During a pivotal moment in the siege, Caesar’s forces tried to penetrate the city’s defenses. However, they were met with robust resistance from the Gauls under Vercingetorix’s command. This particular engagement at Gergovia marked a rare setback in traditional warfare for Caesar.
Siege of Alesia
Caesar grew tired of being outmaneuvered and enlisted the support of Germanic mercenary horsemen. Vercingetorix was taken by surprise and chased into Alesia, where Caesar’s forces cornered him. Caesar laid siege to the city. Vercingetorix dispatched men on horseback to break through the Roman lines and get reinforcements.
Vercingetorix’s cousin, Vercassivellaunus, arrived with reinforcements and attacked Caesar’s forces from behind, though anticipating this, Caesar had already built defenses behind his forces. Vercingetorix then ordered his men out of their fortifications to attack from the front.
Only when Caesar entered the battle with his last reserve units were the Romans able to repel Vercingetorix and enter the city.
Knowing that the battle was lost, Vercingetorix turned himself in. Accounts vary on the details; however, it’s said he threw down his sword and offered his life in exchange for the lives of those who inhabited Alesia.
Death of Vercingetorix
The capture of Vercingetorix would have consequences for all of Gaul. Shortly after, the Aedui would restore their alliance with the Roman Empire, solidifying Roman reign in the region.
Vercingetorix was kept in Tullianum for 6-7 years before he was paraded around the streets of Rome and ritually strangled or beheaded at the Temple of Jupiter Optimus Maximus. Though his physical life was extinguished, the memory and legacy of Vercingetorix were far from forgotten.
The memory of Vercingetorix continued to shape French national identity centuries later, with Napoleon III commissioning a 23-foot-tall bronze statue of the Gallic leader in 1865, thought to be erected at the historic location of Alesia.
Vercingetorix’s legacy continues today in our modern-day struggles for liberation. His embodiment of preservation, unity, and defiance serves as an excellent connection to an open indigenous history of resistance. The spirit of rebellion against oppression that he and the unnamed warriors who fought alongside him remains a beacon illuminating our path of resistance against modern-day empire and tyranny.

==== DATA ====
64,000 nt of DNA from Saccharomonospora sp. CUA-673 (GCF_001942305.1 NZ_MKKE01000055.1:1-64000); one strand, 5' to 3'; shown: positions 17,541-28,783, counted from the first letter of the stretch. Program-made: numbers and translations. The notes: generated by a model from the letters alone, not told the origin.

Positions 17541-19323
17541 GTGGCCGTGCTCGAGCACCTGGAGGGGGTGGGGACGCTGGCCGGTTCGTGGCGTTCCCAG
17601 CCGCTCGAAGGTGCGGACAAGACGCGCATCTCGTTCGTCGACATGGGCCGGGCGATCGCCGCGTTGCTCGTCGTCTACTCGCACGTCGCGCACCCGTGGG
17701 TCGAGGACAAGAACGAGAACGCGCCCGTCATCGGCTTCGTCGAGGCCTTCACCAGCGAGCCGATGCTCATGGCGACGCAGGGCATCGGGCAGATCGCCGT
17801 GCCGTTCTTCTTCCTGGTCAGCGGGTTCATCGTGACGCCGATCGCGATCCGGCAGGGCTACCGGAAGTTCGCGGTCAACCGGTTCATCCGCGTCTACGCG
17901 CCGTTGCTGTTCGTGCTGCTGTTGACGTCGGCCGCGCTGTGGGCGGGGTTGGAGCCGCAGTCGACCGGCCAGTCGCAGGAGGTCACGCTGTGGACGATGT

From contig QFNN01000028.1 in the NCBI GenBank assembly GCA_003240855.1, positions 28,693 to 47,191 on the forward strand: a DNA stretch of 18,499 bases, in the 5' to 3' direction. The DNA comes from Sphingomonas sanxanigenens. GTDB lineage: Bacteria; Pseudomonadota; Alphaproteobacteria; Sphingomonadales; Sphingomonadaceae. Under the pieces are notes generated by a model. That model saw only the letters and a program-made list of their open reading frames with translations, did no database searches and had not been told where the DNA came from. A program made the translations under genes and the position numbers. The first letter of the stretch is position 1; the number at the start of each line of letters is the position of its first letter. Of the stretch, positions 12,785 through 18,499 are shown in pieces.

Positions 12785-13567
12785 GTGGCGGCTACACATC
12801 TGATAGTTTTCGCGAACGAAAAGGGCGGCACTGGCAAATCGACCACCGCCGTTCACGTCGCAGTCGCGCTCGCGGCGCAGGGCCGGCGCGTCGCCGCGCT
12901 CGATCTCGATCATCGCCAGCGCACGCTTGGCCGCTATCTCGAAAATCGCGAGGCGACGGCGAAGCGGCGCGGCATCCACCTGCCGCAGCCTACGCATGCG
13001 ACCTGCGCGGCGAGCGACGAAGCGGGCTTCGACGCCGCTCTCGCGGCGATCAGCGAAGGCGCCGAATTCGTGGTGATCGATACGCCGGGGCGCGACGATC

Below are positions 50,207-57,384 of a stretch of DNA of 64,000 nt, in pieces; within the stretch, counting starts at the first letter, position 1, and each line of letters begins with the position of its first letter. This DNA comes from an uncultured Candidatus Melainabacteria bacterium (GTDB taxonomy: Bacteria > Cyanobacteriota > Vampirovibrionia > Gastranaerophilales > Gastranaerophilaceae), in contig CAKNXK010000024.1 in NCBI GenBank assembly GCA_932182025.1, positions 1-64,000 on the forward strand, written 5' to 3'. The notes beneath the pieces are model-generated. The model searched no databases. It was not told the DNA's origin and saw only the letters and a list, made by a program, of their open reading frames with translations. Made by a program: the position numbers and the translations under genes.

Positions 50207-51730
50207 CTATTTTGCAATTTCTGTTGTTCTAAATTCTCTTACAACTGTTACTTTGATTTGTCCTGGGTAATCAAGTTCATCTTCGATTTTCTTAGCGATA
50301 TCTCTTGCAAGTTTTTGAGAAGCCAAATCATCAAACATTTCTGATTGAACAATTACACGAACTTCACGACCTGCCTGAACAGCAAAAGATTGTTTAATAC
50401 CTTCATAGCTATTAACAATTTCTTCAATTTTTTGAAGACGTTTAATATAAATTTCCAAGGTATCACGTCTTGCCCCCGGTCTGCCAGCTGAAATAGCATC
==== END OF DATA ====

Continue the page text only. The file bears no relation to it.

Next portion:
He was not granted an army from authority but instead rallied an army from the marginalized in an increasingly restrictive society. This history shows that the seeds of resistance are not sown in the halls of power but instead in the heart of the commoner and the outcast. Those who bear the brunt of oppression rise to resist it.
His tactics teach us the importance of fighting oppression on our own terms. Early in the conflict, he didn’t challenge the Roman Empire through conventional warfare but instead leveraged tactics that exploited their weaknesses, such as guerrilla warfare and sabotage. Additionally, he utilized an understanding of the ecology and geography to his advantage.
We can call Vercingetorix to walk alongside us in every movement that seeks liberation and in every voice that raises against a tyrant. He manifests our collective courage, reminding us of our inherent strength to challenge oppressors, just as he challenged the might of Rome.
Ancestor Worship: Evocation
Vercingetorix, Great Warrior King, we call upon you in this moment of need. With the strength of a thousand Gaulish warriors, you led your people against an unyielding empire, uniting the commoner and the outcast under a single banner.
You found power in the shadows giving voice to the oppressed through the clashing of swords and whispers of rebellion. You, who understood that freedom is not granted by the oppressor but seized by the oppressed. We ask that you ignite the flames of freedom in us to break the chains of our oppressors. Cloak us in the shadows as we move unseen and unheard against all who wish to silence us.
Guide us, Vercingetorix, through the fog of our modern-day struggles to unity and liberation for all.
Read more: Barbarian Ancestor Worship: An Introduction